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August 2009

How much disk space did Snow Leopard really save?

Like apparently hundreds of thousands of others, I upgraded my machines running Mac OS X from version 10.5 (Leopard) to 10.6 (Snow Leopard) last Friday. I'm now a Snow Leopard user, and I like it just fine.

I was excited about this upgrade, because I love the notion that the people who released it care about optimizing the performance of my system. One of the optimizations I looked forward to was reclaiming over 6 GB of disk space after the upgrade (see Bertrand Serlet's announcement at 00:20:48 to 00:21:11 in the WWDC 2009 keynote video).

Lots of people in the Twittersphere were excited about the space savings, too. Before I upgraded, I checked to see what people were tweeting, just to make sure I wasn't about to walk off a cliff. Many people mentioned tremendous disk space savings that were well in excess of the 6 GB that Apple promised. Pretty exciting.

We have two Mac computers. Here's how the savings went for us:

Mac #1      10.5      10.6      Savings
------- --------- --------- ---------
Total 148.73 GB 159.70 GB
Free 47.70 GB 59.71 GB 12.01 GB

Mac #2 10.5 10.6 Savings
------- --------- --------- ---------
Total 185.99 GB 199.71 GB
Free 68.66 GB 83.95 GB 15.29 GB

So, ...wow, we saved over twice as much space as Apple had advertised. But there's a curiosity in the numbers. Do you see it? How did my total capacity get bigger as the result of a software upgrade? The answer is that my capacity didn't really get bigger; it's just that Apple now measures disk space differently in 10.6.

I knew this was coming because of this article called "Snow Leopard's New Math." Snow Leopard still uses the abbreviation "GB" to refer, now, to 109 bytes, whereas, before, Leopard used the abbreviation "GB" to refer to 230 bytes. The problem, see, is that 109 ≠ 230. In fact, 230 is bigger. So in Snow Leopard, Apple is dividing by a smaller unit than it used to, which results in disk capacities and file sizes looking bigger than they used to. (Here's a good article about that.)

It is misleading that Apple used the same abbreviation—"GB"—to refer to two different units of measure. However, Apple is well justified in using "GB" in Snow Leopard. IEEE 1541-2002 says the right abbreviations would have been "GiB" (gibibytes) in 10.5 and "GB" (gigabytes) in 10.6. By that standard, Snow Leopard is right, and Leopard was wrong. All's well that ends well, I suppose.

Now, back to the space savings question. How much space did I really save when I upgraded to Snow Leopard? To answer that, I need to convert one of the two columns in my analysis (labeled "10.5" and "10.6") to the other column's unit, so I can subtract. Since when I watched the WWDC keynote film, my mindset was of 10.5-style "gigabytes" (properly gibibytes), I'll convert to GiB. Here's the answer:

Mac #1      10.5        10.6      Savings
------- ---------- ---------- ---------
Total 148.73 GiB 148.73 GiB
Free 47.70 GiB 55.61 GiB 7.91 GiB

Mac #2 10.5 10.6 Savings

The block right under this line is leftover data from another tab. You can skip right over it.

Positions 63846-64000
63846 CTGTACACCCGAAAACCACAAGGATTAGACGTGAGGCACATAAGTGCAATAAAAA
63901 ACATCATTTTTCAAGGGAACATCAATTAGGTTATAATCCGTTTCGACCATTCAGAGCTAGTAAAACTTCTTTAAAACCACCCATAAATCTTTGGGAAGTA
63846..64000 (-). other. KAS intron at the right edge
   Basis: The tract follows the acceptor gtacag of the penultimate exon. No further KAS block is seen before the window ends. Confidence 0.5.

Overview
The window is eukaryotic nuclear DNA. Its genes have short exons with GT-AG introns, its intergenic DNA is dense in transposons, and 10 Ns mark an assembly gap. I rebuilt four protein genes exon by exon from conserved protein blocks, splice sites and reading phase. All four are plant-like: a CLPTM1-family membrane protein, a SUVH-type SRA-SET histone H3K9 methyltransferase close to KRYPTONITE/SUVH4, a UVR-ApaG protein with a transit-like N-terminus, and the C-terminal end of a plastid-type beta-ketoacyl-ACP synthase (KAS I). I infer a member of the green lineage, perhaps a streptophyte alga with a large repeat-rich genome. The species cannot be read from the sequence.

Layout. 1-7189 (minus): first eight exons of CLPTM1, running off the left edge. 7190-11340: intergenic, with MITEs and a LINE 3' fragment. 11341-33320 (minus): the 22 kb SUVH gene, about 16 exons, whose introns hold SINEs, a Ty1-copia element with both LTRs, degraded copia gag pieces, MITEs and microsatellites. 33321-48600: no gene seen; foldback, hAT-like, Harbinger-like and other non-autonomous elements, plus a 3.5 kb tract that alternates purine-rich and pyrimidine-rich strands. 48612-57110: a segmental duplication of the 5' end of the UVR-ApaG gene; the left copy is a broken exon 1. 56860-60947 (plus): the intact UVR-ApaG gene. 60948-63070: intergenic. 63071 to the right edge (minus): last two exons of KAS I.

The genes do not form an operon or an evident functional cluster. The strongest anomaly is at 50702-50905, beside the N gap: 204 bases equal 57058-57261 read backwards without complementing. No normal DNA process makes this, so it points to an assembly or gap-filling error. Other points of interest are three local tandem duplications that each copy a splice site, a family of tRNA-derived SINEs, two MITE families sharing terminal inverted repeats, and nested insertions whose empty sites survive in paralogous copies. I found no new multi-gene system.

------- ---------- ---------- ---------
Total 185.99 GiB 185.99 GiB
Free 68.66 GiB 78.18 GiB 9.52 GiB

That's still spectacular, and I'm plenty happy with it. I have basically bought a whole bunch of performance enhancements and 17 GiB of disk space for $49 plus tax (I bought the Snow Leopard upgrade family pack). I think that's a pretty good deal.

This whole story reminded me of the old days when I used to install Oracle for a living. People would buy, say, a brand-new 100,000,000-byte disk drive and then be upset when the df utility showed considerably less than 100 "MB" of free space. Part of the explanation was that df reported in mibibytes, not millions of bytes.

It's interesting to note that in Snow Leopard, df -h now reports in Bi/Ki/Mi/Gi units, and df -H reports in B/K/M/G units (defined as IEEE 1541 defines them). Smart.

latch: cache buffers chains latch contention – a better way for finding the hot block

Here's a treat for Oracle performance professionals and geeks who are looking for more systematic ways for cache buffers chains (CBC) latch contention troubleshooting. Cache buffers chains latches are taken when a process wants to walk through a cache buffer hash chain, looking if the block with required DBA (data block address) is in buffer cache. If the block happens to be in cache, then in most cases it has to be pinned first before use and unpinned after use, to make sure no-one else can perform an incompatible operation on that block at the same time.

latch: cache buffers chains latch contention – a better way for finding the hot block

Here's a treat for Oracle performance professionals and geeks who are looking for more systematic ways for cache buffers chains (CBC) latch contention troubleshooting. Cache buffers chains latches are taken when a process wants to walk through a cache buffer hash chain, looking if the block with required DBA (data block address) is in buffer cache. If the block happens to be in cache, then in most cases it has to be pinned first before use and unpinned after use, to make sure no-one else can perform an incompatible operation on that block at the same time.